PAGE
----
To ease the spectrum crunch, Federal Communications Commission chairman
Michael Powell said Wednesday that the government must rethink its 70-year-old model
for managing the airwaves, launched at the dawn of the broadcast era.
Rather than roping off spectrum bands for specific services such as
broadcasting and cellular phones, the government should put underutilized portions
of spectrum into the hands of new users.
While some bands are heavily used, others are not or are employed only part
of the time, Powell told a telecommunications conference at the University of
Colorado at Boulder. "There is a substantial amount of 'white space' out there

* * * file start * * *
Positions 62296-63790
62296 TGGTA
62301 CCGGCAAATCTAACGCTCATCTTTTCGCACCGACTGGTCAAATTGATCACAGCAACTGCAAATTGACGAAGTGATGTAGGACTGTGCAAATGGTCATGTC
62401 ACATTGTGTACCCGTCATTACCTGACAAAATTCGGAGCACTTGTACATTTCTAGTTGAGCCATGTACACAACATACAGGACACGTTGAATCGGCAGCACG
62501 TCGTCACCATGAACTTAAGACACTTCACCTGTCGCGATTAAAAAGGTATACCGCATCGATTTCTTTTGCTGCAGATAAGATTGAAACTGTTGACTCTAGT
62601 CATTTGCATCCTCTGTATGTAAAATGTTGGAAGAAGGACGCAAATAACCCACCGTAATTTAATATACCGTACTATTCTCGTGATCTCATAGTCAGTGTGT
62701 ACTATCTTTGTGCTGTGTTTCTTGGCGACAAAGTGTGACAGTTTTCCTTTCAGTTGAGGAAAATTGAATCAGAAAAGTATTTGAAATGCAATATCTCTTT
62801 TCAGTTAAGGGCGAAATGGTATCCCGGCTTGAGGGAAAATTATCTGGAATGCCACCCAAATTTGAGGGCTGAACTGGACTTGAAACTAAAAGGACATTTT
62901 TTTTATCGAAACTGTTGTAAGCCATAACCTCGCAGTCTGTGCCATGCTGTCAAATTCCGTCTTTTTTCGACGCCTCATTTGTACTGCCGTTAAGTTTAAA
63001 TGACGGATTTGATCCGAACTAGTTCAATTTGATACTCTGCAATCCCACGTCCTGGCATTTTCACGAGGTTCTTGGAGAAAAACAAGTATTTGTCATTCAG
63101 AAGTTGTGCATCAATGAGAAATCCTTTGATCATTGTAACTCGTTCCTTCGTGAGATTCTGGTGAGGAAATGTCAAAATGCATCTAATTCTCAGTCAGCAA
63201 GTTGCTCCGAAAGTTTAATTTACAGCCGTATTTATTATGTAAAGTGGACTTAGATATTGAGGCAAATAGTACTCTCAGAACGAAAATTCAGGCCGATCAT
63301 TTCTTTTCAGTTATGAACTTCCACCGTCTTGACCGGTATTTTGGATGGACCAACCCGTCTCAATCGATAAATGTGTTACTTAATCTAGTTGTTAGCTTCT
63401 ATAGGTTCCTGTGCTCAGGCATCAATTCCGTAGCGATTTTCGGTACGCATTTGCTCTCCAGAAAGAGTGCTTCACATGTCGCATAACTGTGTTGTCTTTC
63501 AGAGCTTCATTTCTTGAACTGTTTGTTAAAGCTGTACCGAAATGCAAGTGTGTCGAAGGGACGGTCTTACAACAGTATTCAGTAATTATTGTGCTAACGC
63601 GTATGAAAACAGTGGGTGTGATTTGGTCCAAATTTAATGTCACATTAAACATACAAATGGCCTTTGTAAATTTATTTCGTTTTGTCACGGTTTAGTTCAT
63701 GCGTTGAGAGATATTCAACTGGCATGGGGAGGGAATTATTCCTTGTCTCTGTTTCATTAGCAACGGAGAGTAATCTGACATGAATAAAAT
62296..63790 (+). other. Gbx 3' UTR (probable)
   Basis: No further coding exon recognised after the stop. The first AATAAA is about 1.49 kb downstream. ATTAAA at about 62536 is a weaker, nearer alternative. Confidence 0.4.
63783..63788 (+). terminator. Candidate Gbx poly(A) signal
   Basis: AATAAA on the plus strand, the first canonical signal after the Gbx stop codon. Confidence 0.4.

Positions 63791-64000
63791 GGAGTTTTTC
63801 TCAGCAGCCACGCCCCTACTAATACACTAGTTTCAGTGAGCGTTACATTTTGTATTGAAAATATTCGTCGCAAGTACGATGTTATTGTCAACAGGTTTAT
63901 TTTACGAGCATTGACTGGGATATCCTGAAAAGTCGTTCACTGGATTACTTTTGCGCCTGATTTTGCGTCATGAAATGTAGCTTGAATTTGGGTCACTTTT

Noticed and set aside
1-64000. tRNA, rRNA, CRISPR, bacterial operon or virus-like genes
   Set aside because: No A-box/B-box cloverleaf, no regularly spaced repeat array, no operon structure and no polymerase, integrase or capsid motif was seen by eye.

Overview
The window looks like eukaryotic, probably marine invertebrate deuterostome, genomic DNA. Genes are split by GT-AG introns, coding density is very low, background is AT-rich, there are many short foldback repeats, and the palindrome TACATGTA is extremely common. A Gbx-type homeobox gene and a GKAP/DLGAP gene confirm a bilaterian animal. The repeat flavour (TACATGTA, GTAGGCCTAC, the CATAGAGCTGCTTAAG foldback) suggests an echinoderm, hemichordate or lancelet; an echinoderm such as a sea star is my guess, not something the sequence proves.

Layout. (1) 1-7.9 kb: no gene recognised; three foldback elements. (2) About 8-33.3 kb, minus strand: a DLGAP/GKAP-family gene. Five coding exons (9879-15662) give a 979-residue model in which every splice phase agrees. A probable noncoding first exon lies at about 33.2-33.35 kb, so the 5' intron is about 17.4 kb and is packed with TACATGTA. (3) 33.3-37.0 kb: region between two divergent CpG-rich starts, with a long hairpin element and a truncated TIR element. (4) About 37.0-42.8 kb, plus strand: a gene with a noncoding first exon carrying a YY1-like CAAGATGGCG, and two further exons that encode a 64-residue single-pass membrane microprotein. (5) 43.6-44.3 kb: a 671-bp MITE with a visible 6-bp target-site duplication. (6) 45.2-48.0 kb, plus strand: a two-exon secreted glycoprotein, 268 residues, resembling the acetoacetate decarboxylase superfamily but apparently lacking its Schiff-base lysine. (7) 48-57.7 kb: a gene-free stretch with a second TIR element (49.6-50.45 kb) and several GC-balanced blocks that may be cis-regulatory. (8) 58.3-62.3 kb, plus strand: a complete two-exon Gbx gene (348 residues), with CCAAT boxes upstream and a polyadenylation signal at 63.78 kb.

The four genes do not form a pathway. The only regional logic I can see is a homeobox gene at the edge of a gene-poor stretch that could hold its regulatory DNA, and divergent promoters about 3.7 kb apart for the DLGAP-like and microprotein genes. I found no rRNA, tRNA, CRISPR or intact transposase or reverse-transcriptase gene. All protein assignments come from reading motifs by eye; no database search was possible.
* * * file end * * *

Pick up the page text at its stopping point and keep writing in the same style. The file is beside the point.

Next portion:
not being used by anybody," he said.
Powell reiterated optimistic predictions for "software-defined radios" that
allow service providers to temporary access to a variety of spectrum bands using
devices tuned by flexible software, rather than by hardware locked to one
particular band. "Secondary markets can provide a mechanism for licensees to
create and provide opportunities for new services in distinct slices of time,"